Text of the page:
Cymbeline: Novel Summary: Act 1 Scene 5

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Summary
The scene is set in Rome at the house of Philario, where Posthumus intends to stay. Iachimo, a friend of Philario's, is speaking cynically about Posthumus, whom he has seen on a trip to Britain. He hints that he may not be as worthy as he is popularly believed to be. Philario replies that Posthumus has since grown in worth "both without and within" (line 10). Iachimo suggests that his marriage to the King's daughter gives him a reputation he does not deserve, and that people would rather exaggerate Posthumus's goodness than question Imogen's judgment for "taking a beggar" (line 24). He asks Philario why Posthumus is staying with him. Philario explains that he and Posthumus's father Sicilius were soldiers together, and that Sicilius saved his life.
Posthumus arrives and Philario introduces him to the others present-Iachimo, a Frenchman and a Dutchman. The Frenchman reminds Posthumus that he has met him before, at Orleans, where he made peace between Posthumus and another Frenchman when they were about to fight over a trivial matter. Posthumus protests that the matter was not trivial. Iachimo inquires what it was, and the Frenchman explains that Posthumus had maintained that his lover, Imogen, was more beautiful, chaste and virtuous than any woman in France. Iachimo sneers that either the lady or Posthumus's opinion must not still exist. Posthumus protests that both her virtue and his opinion hold. Iachimo extends the quarrel, saying Posthumus cannot set her above Italian women. Posthumus will not give ground.
Iachimo introduces a comparison between Posthumus's wife and his diamond. It may be, he says, that the diamond outshines many others that he has seen, but he has not seen the most precious diamond in existence, and neither has Posthumus seen the best woman in existence. When Posthumus says he values his diamond as more precious than any other, Iachimo wrongly implies that he prizes his diamond above Imogen. But Posthumus sets him right, pointing out that Imogen cannot be bought or sold, and is "only the gift of the gods" (line 88). Iachimo suggests that of Posthumus's two priceless things, the diamond ring and Imogen, the one could be stolen and the second is "frail" (line 94); both are vulnerable to thieves. Posthumus replies that Italy contains no courtier accomplished enough to convince Imogen to betray him, and neither does he fear the loss of his ring.
Iachimo issues a challenge to Posthumus: he says he could get the better of Imogen's-or any woman's-virtue "even to the yielding," an expression that implies sexual as well as military surrender. He wagers half his estate against Posthumus's ring that he will prevail. Posthumus refuses, saying that Iachimo deserves punishment.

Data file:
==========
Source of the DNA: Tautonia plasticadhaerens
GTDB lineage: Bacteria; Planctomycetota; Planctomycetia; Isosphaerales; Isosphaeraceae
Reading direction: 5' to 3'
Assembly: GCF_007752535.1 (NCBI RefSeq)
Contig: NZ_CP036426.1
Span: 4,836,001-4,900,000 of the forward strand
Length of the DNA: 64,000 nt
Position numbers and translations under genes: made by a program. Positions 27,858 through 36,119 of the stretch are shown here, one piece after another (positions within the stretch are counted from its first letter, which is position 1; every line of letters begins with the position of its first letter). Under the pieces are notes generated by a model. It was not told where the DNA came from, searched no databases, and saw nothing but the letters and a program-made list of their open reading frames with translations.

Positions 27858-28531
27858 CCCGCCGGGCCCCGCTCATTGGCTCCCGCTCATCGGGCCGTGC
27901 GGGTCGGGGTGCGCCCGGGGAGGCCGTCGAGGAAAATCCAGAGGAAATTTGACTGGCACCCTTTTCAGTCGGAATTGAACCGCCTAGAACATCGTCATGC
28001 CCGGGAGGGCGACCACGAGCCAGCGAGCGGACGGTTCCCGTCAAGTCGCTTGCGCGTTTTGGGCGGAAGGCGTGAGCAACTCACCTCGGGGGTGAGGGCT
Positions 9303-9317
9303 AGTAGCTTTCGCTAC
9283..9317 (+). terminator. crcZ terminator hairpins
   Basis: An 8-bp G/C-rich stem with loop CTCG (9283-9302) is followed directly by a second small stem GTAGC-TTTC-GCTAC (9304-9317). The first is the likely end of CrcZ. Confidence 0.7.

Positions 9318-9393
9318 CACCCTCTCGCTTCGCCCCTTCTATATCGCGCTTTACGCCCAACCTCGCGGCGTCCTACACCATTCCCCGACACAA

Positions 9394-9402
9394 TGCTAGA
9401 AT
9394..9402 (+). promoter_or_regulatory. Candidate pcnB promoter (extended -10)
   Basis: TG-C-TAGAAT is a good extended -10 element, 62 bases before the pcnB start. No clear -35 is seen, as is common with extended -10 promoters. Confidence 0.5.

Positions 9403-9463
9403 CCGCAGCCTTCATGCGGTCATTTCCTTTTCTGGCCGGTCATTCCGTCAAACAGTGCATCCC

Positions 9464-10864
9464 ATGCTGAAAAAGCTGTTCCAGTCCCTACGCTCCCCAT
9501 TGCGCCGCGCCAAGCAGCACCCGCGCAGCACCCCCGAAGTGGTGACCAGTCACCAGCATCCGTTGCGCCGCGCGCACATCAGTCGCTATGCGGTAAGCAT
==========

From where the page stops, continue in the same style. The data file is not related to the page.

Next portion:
Philario intervenes, asking them to forget their disagreement. Iachimo now wishes he had extended his wager to include his neighbor's estate. He suggests a bet of ten thousand ducats against Posthumus's ring that, given an introduction to the court where Imogen lives, he will defeat her honor and bring back proof. Posthumus agrees to the wager with the addition that if Iachimo prevails, he will not treat him as an enemy, since Imogen will not be worth the debate. But if Imogen refuses to be seduced, then for the insult Iachimo has offered to her chastity, Posthumus will fight him. Iachimo agrees and says they will have a legal agreement drawn up.
Analysis
Philario says he is happy to let Posthumus's true worth speak for itself, rather than praise him unnecessarily: such is his confidence in the reality of his goodness. In Posthumus's case, there is no difference between appearance and reality.
Iachimo, in contrast, who cynically judges all men by his own debased standards, tries to suggest that Posthumus's reputation is not deserved and that he borrows any perceived worth from his marriage with the King's daughter. His attitude is a veiled warning that he will try to prove his mean estimation of Posthumus to be true-that he will attempt to bring him down to his own base level.
Iachimo's military metaphors are worth noting. He says that popular praise of Posthumus is calculated to "fortify" Imogen's questionable judgment, which is so weak it would fall before an "easy battery" (lines 21-3). He is confident that his conversation could "get ground of" Imogen (line 108) and make her yield-military terms for driving an enemy into retreat and making them surrender. This says much about his world view: to him, good people are enemies to be vanquished.
Iachimo's skill in making mischief is clearly portrayed in this scene. On hearing that Posthumus was previously willing to fight to defend his lady's virtue, he realizes that this is a sensitive area where Posthumus is vulnerable to attack. He quickly divines the things that are most precious to Posthumus (Imogen and the diamond she has given him), and attempts to equate the two by suggesting that Imogen can be stolen as easily as the diamond.
This scene makes use of images of buying, selling, and worth, a major theme in the play. The cynical Iachimo implies (line 15) that as a poor man, Posthumus's worth is only borrowed from the King's daughter, that he is "weighed rather by her value than his own." Also, Posthumus and Iachimo discuss in detail what Imogen, and Posthumus's diamond, are worth.

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